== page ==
By Yoo Jee-ho
SEOUL, March 14 (Yonhap) -- There are different ways for pitchers to try to find an edge on opposing hitters, whether it's tweaking their delivery or adding a new pitch to the repertoire.
Lotte Giants' left-hander Brooks Raley has turned to statistical analysis.
Now entering his fifth season in the Korea Baseball Organization (KBO), Raley said he is "a big believer in sabermetrics," referring to the analysis of baseball statistics, whose term takes its cue from Society for American Baseball Research (SABR). In particular, Raley said he has closely studied spin rates and pitch tunneling, an idea that if two different pitches travel through the same "tunnel" long enough on their way to the plate, the hitter won't be able to distinguish them until it's too late.
Raley admitted he was overwhelmed by the sea of information at first but he's learned how to process them properly.
"At first, I felt like I was drinking water from a fire hydrant," Raley told Yonhap News Agency Thursday, before a preseason game against the Kiwoom Heroes at Gocheok Sky Dome in Seoul. "Once I figured out how to process it and what I was actually looking for ... it's taken my game to a higher level."
He said it always helps to have concrete data to back up whatever game plan he may have for a particular start.
"Before, you went out there, you went about your game plan and just tried to execute it," he said. "Now, you know if that was the right pitch to offer to that specific hitter based on his swing and what he's good at. It's helped me understand what the best version of me is and what the hitter is trying to do."
Raley, who made his KBO debut with the Giants in 2015, is currently the longest-tenured foreign pitcher in this league. His former Lotte teammate, Josh Lindblom, also began his KBO career in 2015 but he spent the first half of the 2017 season in the United States before returning to the KBO that summer.
Raley's presence as a fixture at the top of the Giants' rotation is a testament to his consistency in a league that has been tilted heavily toward offense.
The 30-year-old has made at least 30 starts in every season so far. Over those past four seasons, Raley has made the second-most starts in the KBO with 122, tied with Henry Sosa, who's no longer pitching in the KBO, and one behind Yang Hyeon-jong of the Kia Tigers.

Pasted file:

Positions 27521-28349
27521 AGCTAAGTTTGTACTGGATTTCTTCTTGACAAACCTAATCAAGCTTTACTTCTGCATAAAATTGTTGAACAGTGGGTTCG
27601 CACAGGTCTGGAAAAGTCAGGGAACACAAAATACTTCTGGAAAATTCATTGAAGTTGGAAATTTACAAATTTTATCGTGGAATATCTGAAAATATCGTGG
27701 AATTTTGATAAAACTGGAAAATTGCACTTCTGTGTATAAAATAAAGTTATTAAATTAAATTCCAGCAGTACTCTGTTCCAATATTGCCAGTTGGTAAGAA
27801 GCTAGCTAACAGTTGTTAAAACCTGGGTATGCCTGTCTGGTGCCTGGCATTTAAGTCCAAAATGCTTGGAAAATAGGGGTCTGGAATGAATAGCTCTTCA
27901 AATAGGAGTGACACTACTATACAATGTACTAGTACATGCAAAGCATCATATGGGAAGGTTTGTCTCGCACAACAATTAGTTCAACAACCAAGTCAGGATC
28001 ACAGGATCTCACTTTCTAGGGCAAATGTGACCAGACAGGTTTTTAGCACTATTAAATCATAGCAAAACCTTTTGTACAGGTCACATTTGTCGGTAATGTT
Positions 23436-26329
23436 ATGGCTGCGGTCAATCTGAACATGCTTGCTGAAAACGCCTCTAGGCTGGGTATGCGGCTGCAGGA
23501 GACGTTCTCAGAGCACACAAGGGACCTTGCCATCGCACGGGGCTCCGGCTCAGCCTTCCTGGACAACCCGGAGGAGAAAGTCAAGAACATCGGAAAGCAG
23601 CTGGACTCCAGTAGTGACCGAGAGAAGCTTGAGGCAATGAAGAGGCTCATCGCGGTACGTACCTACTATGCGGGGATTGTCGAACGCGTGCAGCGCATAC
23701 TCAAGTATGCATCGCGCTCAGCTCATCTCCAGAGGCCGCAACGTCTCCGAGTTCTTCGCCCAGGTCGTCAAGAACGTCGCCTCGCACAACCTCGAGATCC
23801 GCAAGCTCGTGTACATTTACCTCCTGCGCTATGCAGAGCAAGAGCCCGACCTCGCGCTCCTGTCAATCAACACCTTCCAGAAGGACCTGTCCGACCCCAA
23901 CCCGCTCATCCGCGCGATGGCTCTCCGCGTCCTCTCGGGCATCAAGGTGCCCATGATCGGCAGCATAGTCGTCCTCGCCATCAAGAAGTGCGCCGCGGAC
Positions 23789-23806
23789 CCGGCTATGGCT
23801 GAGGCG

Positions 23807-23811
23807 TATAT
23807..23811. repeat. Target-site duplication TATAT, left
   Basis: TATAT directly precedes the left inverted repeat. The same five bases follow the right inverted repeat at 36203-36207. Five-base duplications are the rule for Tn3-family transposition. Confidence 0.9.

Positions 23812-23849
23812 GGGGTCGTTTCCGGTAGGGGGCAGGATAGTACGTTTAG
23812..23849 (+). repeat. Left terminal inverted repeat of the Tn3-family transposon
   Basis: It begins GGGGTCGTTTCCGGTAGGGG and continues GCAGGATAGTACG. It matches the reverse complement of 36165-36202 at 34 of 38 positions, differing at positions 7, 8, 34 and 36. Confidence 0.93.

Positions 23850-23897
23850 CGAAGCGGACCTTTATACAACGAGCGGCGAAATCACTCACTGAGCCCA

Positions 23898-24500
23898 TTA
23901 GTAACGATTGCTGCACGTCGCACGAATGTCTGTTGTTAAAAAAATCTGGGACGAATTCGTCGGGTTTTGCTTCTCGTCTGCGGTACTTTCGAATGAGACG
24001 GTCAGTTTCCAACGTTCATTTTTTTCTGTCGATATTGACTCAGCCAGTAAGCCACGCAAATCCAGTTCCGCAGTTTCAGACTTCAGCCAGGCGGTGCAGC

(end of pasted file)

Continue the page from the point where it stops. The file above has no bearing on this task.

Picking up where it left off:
Last season, Raley went 11-13 with a 4.74 ERA -- not a bad number considering only six starters kept their ERA under 4.00 -- and struck out 178 in 178 1/3 innings to rank third overall. He has a 43-39 record and a 4.19 ERA in his four years here.
Along the way, Raley has earned the respect of the club house. He said he has stepped into a leadership role for a young pitching staff, and he has even sat down with those pitchers to analyze advanced stats together and figure out ways to improve.
"I've had good conversations with some pitchers, just talking about what I learned in the States and what I see in their mechanics," he said, singling out 25-year-old right-hander Kim Won-jung as one teammate he's taken under his wing. "I take a look at our guys' (advanced metrics) and try to help them any way I can."
Because Raley has been in the KBO for so long, the hitters know him as much as he knows them. And Raley said trying to stay ahead of his opponents is "one of my favorite things" about his job.
"I've probably got 50 or 60 at-bats on some guys, and we've had every situation, from nobody on and nobody out to bases loaded and two strikes," Raley said. "I feel like I've gotten to know who I am and what I can do. (I will) let the cards fall where they may and try to execute pitches."
Raley is off to a decent start to preseason. On Tuesday, he threw 85 pitches in five innings against the NC Dinos, holding them to three runs on six hits. He struck out four and walked one.
"In spring training, it's always (about) progression. Obviously, I was happy to get out there and get through five (innings)," he said. "I would have liked to have been a little more efficient than I was. I felt like I got a little tired in the fifth. I thought my fastball command was pretty good. I attacked the zone. I gave up a couple of hits with two strikes. I need to clean up some things. Overall, I was happy to be out there throwing strikes."
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